The Tesla Rival Elon Musk Once Laughed At Just Had A Disastrous Road Test

Chinese electric car giant BYD, often seen as the toughest Tesla rival, apparently has a problem with the drive mechanism on one of its premium sedans. Swedish news outlet Teknikens Värld tested the BYD Seal, and found that its all-wheel-drive system doesn't work as expected, especially in crucial scenarios such as snow-covered roads where four-wheel propulsion a key differentiator.

On a hilly road coated with snow, offering a slippery surface, the vehicle is seen failing to engage its front wheels for propulsion. Similarly, when tested on a mechanized system of zero-friction rollers set on an eight-degree incline, the vehicle once again activated its rear-wheel drive functionality.

Teknikens Värld assessed all the driving modes available on the BYD Seal, of which they borrowed two test units, and found the four-wheel drive system malfunctioning. "The bottom line is that BYD Seal performs purely rear-wheel drive," writes the outlet. The Chinese company assessed the test footage and says it is thoroughly investigating the issue.

BYD, which continues its global expansion at a rapid pace, has garnered a lot of praise for the sheer quality, attention to detail, and the alluring pricing strategy of its cars. However, the apparent failure of its four-wheel drive system as highlighted in the report could put a dent in its reputation — right at a time when it's eyeing the U.S. market. It's unclear if the AWD failure on the Seal is a model-wide flaw, so we'll have to wait for results from BYD's internal assessment.

No small failure

The Seal's aforementioned flub definitely gives rivals like Tesla the opportunity to hawk their cars as a superior product. Musk, who once laughed at the sub-standard quality of early BYD cars, has lately grown concerned at BYD's rapid evolution. "Frankly, I think, if there are not trade barriers established, they will pretty much demolish most other companies in the world," he said on a Tesla earnings call late in 2023. BYD, on the other hand, ended 2023 with a record annual sale of three million cars, but that doesn't allay concerns.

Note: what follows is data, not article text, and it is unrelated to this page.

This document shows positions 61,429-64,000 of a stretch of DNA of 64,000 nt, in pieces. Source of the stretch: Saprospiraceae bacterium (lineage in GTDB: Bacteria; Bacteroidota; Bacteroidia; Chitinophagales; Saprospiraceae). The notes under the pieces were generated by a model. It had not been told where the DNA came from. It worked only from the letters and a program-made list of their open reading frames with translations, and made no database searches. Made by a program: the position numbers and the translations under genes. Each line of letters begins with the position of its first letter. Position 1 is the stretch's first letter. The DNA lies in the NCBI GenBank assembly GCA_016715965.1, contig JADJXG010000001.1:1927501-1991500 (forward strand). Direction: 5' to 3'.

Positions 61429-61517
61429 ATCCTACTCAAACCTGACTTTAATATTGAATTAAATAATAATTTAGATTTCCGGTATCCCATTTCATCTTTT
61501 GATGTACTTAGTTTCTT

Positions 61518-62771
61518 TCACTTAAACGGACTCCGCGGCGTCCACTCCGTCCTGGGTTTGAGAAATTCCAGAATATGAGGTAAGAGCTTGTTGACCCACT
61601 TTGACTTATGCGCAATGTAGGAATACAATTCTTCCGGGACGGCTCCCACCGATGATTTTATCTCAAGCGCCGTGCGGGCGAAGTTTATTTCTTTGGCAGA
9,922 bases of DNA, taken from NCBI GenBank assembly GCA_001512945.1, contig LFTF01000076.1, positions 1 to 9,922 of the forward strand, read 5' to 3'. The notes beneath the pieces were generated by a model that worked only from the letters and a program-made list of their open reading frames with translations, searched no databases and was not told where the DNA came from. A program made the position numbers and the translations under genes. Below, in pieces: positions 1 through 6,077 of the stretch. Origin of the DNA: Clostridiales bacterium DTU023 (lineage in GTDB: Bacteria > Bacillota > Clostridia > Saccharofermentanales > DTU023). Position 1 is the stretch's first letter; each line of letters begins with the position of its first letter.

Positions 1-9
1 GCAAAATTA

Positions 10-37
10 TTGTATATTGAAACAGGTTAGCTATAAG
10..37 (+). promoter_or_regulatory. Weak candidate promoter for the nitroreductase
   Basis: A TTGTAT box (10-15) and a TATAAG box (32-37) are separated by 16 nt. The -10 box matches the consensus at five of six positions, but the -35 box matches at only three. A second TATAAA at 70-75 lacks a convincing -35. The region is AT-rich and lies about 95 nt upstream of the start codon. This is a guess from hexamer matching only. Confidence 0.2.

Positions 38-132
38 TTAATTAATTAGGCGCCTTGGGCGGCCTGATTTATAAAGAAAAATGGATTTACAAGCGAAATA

A drive propulsion failure is no small hiccup, especially when a buyer forks out extra cash for it, and has genuine practical utility to extract out of the all-wheel drive system. Cars with an all-wheel drive system are generally considered more adept at navigating tougher surface conditions like icy winter roads, muddy paths, and loose surfaces like sand. Especially with the right tires and other equipment, all-wheel drive systems allow all four wheels to collectively work for traction.

Even if two wheels are lodged in mud or snow, the remaining two wheels can still operate to extricate the vehicle. Moreover, AWD systems are monitored by a software system that allocates power to the wheels based on necessity. In cars like those made with AWD, the switch between rear-wheel and four-wheel propulsion is allocated across custom driving modes, kicking into action when the driver feels the need to increase or enhance a vehicle's traction during acceleration. Were that system to fail, vehicles like the BYD Seal could struggle in adverse road conditions.